With her mother’s permission, she uploaded her first video — it wasn’t long before her account, @craftyslimecreator, would go viral. As Jagan experimented with variations of the sticky sensation she started a routine of posting three videos a day, filming all the clips over the weekend so as not to interrupt her school responsibilities. “It was so much fun to try new recipes and develop new types of slime,” says Jagan. “When I first started there was your basic glossy slime and some floam, but not the comprehensive list we have today.”
What’s more, Jagan has also proven herself to be something of a social media genius. Not only do her videos garner an average of 200,000 views each, but her engagement is through the roof. How does she do it? Simple: she posts a fun, completely unrelated question in the caption — What’s your favourite Disney character? Which emoji describes your day? — compelling fans and followers to join the convo. “I want to make it as easy as possible for my followers to interact and get to know each other,” says Jagan. Her favourite type of question involves encouraging her audience to compliment the last person to comment above them, a random gesture of kindness. “I try to do this every so often because it spreads so much positivity,” says Jagan. “Sometimes people online can be mean, so I try to promote kindness as much as possible.”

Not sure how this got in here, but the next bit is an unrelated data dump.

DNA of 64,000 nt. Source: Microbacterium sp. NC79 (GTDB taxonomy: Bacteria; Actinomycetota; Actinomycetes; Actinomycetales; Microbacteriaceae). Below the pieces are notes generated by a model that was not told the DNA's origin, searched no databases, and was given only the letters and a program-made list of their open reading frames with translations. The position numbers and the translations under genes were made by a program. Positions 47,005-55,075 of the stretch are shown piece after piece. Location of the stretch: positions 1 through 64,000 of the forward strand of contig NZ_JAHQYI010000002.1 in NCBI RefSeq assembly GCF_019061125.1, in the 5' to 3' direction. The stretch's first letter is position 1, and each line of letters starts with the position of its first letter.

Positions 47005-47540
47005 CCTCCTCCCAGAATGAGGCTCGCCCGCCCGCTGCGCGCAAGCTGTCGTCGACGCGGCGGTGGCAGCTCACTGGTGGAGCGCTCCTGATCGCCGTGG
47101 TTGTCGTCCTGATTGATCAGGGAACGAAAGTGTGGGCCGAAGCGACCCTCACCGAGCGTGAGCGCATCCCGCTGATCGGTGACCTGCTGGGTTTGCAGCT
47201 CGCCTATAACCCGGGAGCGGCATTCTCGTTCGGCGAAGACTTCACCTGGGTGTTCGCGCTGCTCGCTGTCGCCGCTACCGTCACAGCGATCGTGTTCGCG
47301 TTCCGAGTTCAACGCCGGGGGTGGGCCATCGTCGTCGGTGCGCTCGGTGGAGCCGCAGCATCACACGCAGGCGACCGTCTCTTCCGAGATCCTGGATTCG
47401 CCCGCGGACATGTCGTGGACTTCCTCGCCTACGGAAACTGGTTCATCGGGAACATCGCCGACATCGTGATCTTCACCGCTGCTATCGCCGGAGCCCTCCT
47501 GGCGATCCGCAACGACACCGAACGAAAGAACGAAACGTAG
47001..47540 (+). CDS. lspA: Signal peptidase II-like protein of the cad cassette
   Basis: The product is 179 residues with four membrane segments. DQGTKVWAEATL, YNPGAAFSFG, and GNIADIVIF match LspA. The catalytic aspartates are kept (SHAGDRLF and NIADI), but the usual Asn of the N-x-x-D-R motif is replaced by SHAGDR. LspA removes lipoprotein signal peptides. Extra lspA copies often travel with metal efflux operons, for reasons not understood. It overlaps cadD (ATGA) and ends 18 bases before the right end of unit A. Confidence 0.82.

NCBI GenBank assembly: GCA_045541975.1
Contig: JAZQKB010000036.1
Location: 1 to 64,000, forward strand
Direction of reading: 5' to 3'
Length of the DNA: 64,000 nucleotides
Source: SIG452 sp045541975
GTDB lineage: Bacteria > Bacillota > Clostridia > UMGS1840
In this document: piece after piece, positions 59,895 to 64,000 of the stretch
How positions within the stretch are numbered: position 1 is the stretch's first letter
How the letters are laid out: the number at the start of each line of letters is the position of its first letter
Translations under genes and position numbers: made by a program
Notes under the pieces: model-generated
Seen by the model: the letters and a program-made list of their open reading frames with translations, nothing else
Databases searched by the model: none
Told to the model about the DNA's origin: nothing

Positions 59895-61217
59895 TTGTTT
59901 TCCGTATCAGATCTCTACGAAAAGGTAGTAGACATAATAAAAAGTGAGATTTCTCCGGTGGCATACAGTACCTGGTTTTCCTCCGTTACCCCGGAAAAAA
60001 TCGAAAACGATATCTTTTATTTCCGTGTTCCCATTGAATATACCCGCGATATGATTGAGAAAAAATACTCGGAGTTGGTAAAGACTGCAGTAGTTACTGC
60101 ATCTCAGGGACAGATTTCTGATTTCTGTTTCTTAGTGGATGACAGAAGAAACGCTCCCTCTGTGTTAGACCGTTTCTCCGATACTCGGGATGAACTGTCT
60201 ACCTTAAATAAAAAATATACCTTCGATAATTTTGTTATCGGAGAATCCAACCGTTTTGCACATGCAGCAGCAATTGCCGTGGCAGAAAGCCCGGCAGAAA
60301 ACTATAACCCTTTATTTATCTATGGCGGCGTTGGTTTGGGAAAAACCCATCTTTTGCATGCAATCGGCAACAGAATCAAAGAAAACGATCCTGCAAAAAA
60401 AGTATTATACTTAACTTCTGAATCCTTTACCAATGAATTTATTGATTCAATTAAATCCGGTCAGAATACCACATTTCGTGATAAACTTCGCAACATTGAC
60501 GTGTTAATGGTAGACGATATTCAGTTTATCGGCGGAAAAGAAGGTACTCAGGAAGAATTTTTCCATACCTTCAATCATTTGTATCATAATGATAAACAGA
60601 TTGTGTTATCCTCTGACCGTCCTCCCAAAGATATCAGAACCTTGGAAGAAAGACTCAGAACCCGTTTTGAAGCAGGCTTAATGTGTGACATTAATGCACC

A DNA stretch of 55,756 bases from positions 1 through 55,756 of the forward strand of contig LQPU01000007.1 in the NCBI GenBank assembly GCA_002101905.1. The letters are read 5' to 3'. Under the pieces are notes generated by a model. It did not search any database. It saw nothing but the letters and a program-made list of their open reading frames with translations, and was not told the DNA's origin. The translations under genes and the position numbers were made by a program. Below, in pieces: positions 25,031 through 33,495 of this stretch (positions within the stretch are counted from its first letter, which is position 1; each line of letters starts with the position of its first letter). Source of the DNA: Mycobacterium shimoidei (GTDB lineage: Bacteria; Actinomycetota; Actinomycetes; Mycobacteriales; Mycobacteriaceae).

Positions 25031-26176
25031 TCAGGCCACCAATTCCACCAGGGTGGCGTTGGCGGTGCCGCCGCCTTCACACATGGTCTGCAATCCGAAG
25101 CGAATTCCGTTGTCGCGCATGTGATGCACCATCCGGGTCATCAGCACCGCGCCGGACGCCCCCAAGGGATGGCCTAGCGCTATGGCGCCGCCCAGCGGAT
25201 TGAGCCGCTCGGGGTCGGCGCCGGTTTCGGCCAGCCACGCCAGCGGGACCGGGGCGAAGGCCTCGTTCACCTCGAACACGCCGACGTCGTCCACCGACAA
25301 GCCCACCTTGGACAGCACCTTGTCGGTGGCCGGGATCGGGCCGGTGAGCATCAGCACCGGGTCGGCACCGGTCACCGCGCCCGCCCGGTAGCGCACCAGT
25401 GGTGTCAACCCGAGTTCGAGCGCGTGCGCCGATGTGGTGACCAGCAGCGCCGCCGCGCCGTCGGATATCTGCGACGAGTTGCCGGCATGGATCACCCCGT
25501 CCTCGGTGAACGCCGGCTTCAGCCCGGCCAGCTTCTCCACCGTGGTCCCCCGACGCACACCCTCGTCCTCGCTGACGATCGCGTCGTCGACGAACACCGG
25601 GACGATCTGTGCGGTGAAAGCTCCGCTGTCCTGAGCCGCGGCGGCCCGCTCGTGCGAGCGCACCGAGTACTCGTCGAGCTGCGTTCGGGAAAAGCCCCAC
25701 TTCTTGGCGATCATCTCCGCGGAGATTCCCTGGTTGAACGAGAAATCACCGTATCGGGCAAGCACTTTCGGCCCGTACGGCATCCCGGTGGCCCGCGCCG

Jagan’s mom, Ahilya Singh, believes parents should encourage their children to utilize social media for more than mindless scrolling by promoting the creation of original content and community building.
“Kids are so creative, and I really wish more parents would let their kids experiment with things the way Alyssa did,” says Singh. “I think the first inclination is to say no because [parents] aren’t familiar with the medium, but I think [social media] is their future and we need to do our best to guide them through it regardless.”